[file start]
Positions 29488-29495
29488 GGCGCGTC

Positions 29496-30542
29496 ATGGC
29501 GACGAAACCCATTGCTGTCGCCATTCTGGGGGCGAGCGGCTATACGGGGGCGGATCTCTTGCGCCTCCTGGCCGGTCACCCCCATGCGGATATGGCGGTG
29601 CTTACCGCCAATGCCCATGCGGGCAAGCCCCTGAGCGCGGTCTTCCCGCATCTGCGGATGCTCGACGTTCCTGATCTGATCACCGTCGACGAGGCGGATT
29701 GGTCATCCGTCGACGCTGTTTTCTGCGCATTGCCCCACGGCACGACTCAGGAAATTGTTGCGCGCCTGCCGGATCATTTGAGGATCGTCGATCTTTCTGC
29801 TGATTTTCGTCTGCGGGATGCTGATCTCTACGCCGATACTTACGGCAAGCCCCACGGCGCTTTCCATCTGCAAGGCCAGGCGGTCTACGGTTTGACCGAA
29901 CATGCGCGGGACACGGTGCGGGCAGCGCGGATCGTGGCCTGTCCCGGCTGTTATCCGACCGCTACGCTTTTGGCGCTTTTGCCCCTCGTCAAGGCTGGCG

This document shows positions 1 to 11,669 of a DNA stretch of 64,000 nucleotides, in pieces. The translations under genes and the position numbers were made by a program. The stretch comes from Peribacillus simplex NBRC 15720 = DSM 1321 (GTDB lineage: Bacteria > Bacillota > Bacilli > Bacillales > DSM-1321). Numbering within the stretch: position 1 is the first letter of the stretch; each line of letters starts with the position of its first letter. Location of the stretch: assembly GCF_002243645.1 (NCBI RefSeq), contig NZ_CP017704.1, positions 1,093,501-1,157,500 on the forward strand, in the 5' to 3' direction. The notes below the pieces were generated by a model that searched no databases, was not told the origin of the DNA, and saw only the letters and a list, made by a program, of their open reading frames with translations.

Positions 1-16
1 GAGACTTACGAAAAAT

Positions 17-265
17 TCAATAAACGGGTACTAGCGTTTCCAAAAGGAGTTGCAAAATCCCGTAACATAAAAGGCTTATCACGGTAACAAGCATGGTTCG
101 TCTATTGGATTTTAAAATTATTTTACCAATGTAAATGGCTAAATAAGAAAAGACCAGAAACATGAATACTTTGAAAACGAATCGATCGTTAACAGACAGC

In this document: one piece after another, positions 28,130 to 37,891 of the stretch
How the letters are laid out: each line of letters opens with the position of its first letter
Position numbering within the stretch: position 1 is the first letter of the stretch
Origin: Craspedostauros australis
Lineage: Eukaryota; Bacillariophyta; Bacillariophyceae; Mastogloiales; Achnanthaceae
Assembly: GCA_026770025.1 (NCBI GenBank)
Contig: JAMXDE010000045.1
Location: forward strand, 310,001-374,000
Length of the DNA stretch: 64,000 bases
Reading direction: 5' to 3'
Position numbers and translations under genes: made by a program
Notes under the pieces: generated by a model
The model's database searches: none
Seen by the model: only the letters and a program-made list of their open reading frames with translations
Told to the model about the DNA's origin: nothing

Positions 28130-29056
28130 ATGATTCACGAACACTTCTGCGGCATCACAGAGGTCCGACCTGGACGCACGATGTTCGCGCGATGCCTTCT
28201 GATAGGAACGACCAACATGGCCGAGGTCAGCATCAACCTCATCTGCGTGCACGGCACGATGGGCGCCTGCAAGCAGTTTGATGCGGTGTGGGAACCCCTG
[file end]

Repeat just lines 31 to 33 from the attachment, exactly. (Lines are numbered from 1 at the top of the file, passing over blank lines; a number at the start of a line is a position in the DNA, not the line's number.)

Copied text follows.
Positions 28130-29056
28130 ATGATTCACGAACACTTCTGCGGCATCACAGAGGTCCGACCTGGACGCACGATGTTCGCGCGATGCCTTCT
28201 GATAGGAACGACCAACATGGCCGAGGTCAGCATCAACCTCATCTGCGTGCACGGCACGATGGGCGCCTGCAAGCAGTTTGATGCGGTGTGGGAACCCCTG